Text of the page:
Clinical Outcome Assessments (COA) Translation
Most outcomes measures have been developed and validated in English. In order to ensure that data collected in multinational clinical trials can be pooled for analysis and ultimately submitted for a label claim, translated versions of COA's must be as conceptually and culturally equivalent as possible. To achieve this equivalence, a rigorous translation methodology with attendant focus on quality and cultural appropriateness is imperative. Through our industry-wide recognized translation approach, we deliver on the promise that our translations are linguistically and culturally appropriate for each target population, and that patients across the globe understand translated items as intended by the English source instrument.
eCOA Translation, Adaptation, Migration and Screenshot Proofreading
Electronic Clinical Outcome Assessment (eCOA) is a way of capturing data electronically in clinical trials. Many measures were developed for paper administration. When adapted for electronic assessment, often there must be some adjustments to the measure’s instructions or layout.
FACITtrans’ eCOA expertise includes:
FACITtrans provides these services:
Adapted over 90% of FACIT scales into as many as 70 languages
Adapted over 15 non-FACIT instruments into as many as 30 languages
Currently supporting >15 pharma clients & eCOA vendors
Learn about FACTtrans’ expertise with eCOA’s
Instruction adaptation for clear patient comprehension
Adapt language to fit context of device
Multilingual migration to XML, JSON and CSV formats
Screenshot proofing across variety of electronic platforms
Patients live with their disease, treatment or conditions. As such, patients themselves provide the most informative, useful perspective on a questionnaire's (COA’s) content. FACITtrans’ full COA translation methodology specifically requires interviewing patients with the translated questionnaire and asking them questions about the items in order to fully capture the target-language patient’s voice and experience. This process, called “cognitive interviewing”, helps ensure the final translated versions are as conceptually and culturally equivalent as possible. These steps seek to affirm the linguistic validity of the translated measure and ultimately strengthen our clients’ ability to understand the multinational patient perspective and obtain a label claim from internationally-collected clinical trial data.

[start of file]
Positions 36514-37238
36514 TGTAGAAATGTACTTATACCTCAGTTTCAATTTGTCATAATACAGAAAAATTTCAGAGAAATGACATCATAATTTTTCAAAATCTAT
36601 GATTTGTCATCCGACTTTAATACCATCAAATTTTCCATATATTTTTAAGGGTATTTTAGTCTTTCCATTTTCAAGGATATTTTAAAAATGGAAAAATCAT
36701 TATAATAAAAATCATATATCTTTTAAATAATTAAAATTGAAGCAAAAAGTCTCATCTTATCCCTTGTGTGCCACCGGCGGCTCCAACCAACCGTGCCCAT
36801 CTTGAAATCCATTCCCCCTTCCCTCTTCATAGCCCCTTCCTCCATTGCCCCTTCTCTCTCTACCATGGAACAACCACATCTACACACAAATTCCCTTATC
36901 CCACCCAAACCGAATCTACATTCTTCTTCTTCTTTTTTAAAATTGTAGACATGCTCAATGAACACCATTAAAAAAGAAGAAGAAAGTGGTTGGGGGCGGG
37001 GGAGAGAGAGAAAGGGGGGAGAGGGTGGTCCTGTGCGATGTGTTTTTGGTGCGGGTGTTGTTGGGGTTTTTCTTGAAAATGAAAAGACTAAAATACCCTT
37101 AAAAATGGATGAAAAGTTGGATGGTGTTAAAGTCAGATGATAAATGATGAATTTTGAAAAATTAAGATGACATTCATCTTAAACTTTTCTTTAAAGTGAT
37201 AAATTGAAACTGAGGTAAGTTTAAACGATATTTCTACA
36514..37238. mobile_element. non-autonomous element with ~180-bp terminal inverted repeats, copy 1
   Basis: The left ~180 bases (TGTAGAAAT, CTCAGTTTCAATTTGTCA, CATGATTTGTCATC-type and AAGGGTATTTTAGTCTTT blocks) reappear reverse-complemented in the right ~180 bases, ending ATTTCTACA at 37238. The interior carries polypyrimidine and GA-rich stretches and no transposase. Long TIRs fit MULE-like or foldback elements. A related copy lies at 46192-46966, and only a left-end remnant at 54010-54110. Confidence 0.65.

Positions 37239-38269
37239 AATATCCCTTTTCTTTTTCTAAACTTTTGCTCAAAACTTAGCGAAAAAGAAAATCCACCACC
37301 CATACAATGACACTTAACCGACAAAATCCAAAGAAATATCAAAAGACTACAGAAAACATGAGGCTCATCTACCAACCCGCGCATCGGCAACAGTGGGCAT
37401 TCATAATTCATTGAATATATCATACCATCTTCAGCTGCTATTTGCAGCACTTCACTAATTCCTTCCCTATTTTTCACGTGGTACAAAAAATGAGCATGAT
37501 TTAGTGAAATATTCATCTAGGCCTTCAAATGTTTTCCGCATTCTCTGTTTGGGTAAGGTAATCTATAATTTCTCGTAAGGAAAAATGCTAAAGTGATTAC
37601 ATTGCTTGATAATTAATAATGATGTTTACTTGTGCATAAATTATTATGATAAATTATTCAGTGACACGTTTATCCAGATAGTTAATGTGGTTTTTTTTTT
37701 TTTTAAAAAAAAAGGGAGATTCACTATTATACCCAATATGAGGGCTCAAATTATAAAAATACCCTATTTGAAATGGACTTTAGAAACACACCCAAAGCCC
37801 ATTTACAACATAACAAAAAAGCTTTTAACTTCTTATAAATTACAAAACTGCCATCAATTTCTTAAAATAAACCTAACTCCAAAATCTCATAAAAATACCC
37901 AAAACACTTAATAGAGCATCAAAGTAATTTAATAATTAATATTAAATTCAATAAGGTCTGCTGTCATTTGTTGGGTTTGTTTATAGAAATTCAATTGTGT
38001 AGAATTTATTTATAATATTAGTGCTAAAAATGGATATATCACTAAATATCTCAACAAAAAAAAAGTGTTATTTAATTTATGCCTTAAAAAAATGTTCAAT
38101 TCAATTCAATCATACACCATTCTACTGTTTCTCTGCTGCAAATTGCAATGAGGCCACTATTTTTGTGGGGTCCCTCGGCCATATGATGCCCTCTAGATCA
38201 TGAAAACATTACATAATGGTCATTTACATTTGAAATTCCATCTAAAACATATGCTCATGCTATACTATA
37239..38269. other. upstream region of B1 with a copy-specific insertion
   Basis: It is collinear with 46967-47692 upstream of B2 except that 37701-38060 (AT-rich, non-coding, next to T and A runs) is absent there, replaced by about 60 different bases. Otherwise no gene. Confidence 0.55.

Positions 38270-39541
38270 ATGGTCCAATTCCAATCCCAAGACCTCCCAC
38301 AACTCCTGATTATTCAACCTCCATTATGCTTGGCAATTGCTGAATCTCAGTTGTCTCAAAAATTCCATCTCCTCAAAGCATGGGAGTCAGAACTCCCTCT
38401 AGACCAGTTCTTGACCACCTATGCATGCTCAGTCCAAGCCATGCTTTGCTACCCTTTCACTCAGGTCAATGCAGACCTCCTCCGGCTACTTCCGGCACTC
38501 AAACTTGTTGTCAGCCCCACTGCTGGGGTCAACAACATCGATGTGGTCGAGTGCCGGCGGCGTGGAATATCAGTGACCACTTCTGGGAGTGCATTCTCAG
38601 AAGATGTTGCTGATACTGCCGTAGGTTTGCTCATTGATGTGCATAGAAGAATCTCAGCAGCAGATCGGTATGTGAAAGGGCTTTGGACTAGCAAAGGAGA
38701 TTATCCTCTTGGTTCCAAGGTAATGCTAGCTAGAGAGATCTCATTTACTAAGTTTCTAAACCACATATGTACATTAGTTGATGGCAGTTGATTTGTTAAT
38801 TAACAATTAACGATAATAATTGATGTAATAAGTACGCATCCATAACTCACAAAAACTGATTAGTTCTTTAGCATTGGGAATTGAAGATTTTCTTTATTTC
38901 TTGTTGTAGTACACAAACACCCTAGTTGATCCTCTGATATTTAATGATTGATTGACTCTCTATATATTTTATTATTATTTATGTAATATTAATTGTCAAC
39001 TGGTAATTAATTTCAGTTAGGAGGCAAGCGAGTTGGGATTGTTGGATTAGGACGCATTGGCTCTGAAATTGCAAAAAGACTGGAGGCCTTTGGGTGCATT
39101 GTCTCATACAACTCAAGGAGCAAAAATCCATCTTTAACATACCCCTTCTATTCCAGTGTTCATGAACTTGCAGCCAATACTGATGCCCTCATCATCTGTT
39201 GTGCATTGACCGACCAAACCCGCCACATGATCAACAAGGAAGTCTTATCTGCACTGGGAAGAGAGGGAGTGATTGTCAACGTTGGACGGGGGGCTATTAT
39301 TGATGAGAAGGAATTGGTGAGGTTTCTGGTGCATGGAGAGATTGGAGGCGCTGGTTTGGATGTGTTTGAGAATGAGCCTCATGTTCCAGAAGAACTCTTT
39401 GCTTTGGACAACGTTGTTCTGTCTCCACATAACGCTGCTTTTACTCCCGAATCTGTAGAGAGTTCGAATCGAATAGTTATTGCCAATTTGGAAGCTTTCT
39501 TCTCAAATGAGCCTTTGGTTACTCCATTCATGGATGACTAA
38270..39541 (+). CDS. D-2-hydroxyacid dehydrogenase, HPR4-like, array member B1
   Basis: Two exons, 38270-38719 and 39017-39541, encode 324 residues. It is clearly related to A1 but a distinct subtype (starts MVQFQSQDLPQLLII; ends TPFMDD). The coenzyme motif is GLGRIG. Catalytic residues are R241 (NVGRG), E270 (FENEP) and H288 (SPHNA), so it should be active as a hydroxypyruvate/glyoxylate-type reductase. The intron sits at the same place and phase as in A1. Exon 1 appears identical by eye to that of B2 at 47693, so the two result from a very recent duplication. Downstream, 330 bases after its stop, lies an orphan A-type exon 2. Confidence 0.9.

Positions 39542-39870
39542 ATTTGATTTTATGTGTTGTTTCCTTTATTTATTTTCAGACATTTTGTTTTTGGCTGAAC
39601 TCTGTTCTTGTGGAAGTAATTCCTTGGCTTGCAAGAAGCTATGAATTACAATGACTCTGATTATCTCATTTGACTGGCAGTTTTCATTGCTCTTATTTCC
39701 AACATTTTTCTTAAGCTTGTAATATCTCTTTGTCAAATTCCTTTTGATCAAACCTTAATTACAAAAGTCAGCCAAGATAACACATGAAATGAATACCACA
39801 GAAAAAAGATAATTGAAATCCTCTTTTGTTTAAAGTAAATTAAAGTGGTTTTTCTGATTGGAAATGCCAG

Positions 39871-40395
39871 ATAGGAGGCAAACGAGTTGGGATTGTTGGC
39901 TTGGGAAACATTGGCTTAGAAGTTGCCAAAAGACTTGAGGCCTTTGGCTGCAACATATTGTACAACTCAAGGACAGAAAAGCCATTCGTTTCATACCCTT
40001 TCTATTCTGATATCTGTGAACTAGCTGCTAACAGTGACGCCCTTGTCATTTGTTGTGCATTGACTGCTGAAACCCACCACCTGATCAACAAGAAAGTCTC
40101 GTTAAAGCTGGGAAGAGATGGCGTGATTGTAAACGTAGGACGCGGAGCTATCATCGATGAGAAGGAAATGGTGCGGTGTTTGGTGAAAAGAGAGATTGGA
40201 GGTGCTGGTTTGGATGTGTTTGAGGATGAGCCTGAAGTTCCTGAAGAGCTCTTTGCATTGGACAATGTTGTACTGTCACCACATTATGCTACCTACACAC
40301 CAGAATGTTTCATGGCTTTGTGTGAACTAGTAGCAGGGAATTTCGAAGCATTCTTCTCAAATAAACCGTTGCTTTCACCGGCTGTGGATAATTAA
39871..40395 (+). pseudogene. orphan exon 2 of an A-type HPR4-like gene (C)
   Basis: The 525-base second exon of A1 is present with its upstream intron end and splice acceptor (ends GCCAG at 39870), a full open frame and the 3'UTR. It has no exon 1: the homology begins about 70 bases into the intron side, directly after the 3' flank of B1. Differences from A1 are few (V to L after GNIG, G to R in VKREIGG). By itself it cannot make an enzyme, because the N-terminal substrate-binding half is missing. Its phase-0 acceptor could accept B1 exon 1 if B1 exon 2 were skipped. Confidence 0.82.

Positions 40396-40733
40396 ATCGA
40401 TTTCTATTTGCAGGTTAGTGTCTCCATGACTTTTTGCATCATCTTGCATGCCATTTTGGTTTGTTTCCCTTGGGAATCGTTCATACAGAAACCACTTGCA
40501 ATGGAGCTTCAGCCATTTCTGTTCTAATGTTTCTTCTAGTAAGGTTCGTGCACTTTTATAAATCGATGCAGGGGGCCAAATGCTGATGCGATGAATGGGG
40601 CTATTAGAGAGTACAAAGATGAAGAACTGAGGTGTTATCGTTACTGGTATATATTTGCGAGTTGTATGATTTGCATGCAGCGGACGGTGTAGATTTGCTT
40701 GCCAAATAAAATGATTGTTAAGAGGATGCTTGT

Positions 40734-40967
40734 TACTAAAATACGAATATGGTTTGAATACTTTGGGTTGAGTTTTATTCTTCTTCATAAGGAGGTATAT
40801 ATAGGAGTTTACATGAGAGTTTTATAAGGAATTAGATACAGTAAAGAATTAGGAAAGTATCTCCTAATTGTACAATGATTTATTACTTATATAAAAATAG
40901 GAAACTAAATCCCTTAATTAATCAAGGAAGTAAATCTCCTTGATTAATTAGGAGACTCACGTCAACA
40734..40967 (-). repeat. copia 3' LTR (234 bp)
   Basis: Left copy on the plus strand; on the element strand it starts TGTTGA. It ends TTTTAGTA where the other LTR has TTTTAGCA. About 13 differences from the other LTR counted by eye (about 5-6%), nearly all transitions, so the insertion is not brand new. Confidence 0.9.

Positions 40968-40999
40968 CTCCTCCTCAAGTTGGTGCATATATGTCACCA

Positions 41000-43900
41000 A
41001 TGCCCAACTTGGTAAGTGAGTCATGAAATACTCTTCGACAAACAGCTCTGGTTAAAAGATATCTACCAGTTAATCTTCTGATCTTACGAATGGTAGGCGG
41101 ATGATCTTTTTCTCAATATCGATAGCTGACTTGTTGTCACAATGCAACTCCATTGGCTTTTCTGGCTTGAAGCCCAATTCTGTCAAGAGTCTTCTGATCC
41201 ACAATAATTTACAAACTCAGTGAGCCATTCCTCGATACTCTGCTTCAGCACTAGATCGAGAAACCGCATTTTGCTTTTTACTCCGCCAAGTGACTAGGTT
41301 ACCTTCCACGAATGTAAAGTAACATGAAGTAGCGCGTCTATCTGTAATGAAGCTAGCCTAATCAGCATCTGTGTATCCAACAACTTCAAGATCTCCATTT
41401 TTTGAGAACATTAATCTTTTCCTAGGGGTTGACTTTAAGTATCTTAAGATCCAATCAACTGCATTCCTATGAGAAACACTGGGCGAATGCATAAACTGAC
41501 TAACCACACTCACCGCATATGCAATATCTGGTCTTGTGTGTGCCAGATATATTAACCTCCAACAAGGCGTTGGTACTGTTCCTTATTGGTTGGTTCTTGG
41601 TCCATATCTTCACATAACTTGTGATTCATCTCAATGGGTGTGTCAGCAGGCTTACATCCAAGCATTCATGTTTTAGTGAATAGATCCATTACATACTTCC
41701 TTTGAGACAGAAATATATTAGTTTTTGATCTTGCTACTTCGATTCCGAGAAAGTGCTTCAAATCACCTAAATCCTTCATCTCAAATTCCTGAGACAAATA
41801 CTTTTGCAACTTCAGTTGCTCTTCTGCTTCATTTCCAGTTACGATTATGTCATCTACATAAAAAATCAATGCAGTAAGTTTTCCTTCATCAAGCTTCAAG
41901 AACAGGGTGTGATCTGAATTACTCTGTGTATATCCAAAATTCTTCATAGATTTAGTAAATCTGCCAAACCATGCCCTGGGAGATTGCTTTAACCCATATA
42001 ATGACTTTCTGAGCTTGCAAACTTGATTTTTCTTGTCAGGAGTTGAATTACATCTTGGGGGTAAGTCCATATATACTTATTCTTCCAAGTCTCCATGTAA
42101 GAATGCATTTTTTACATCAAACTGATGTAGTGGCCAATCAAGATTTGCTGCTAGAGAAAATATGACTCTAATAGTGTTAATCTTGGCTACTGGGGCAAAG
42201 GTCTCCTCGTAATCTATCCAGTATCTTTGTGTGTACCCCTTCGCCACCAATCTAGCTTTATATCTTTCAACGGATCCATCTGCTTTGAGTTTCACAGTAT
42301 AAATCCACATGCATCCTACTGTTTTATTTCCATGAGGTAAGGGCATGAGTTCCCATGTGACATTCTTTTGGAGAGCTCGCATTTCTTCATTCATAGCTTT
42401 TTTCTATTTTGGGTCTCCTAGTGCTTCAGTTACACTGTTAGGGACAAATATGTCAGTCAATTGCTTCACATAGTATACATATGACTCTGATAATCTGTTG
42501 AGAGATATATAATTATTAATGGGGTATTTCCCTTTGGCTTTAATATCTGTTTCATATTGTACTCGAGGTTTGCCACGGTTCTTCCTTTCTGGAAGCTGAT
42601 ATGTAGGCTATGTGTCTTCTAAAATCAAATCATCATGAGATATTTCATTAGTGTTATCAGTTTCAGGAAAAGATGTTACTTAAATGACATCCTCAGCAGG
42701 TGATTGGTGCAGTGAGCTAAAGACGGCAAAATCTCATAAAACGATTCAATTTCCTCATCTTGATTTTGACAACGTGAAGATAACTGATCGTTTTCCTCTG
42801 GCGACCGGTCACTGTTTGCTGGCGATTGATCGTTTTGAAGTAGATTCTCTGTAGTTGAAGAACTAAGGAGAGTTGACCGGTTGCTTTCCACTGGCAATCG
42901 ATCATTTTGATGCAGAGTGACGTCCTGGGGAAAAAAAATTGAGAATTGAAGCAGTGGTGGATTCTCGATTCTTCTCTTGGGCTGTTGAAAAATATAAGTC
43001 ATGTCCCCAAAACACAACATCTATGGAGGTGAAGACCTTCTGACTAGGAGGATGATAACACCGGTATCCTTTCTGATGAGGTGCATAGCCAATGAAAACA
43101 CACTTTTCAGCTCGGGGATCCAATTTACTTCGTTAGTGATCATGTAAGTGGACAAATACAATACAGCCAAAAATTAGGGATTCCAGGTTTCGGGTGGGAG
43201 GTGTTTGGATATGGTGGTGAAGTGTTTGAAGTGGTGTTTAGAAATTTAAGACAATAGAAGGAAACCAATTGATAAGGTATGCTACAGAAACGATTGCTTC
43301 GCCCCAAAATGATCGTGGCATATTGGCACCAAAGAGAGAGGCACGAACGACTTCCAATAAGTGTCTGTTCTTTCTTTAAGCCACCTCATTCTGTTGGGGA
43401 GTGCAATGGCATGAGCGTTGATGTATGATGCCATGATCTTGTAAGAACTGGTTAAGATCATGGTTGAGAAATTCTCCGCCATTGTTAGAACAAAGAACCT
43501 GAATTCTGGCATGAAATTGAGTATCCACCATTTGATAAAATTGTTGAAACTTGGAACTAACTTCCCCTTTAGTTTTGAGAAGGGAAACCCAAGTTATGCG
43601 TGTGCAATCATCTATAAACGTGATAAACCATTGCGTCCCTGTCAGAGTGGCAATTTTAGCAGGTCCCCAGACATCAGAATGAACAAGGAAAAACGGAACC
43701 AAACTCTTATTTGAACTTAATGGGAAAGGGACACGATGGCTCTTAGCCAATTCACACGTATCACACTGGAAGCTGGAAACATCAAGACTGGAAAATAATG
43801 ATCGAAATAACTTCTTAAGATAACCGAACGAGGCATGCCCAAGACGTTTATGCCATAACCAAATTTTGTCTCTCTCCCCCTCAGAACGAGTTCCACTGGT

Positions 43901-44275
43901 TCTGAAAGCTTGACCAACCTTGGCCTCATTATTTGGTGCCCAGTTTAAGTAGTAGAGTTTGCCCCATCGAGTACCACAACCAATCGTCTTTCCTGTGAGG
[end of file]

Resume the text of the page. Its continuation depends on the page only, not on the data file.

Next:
At FACITtrans, we believe capturing the patient voice is imperative. As highlighted on our
History page, our team was part of the original publication of these now widely-accepted translation approaches. For over 20 years our mission has been Providing A Voice for Patients Worldwide. We deliver on this promise to patients and our clients every day.
Interview Transcription & Translation
Conducting interviews in other countries, but need transcripts of the interview in English?
We have years of experience transcribing interviews, and translating the interviews into English for you. Quality checks are scheduled at each step of the process.
Translation of Consent forms, Diaries, Event Logs and Protocols
As longtime members of an academic research community (it's where we got our start!) we are well versed in the administrative and legal requirements of clinical trial research.
Standardized documentation such as diaries, event logs, or legal/administrative documentation like consent forms or protocols require simpler translation methods but with rigorous quality and semantic monitoring.
Translatability Assessment and Concept Definition
COA measures are most-often developed in English, and certain concepts may not translate easily or prove to have limited or no conceptual equivalence in other cultures. Translatability Assessment refers to the proactive process of identifying such issues as early in the instrument development process as possible. Concept definition, also referred to as concept elaboration, goes hand in hand with this process and serves to define terminology and intended meaning of items providing acceptable translation alternatives, unacceptable translation alternatives, and offering solutions for specific translation issues within linguistic families. Engagement with instrument developers is crucial at these key stages to ensure the intended meaning of each item is conveyed to produce translated items that say what they mean and mean what they say.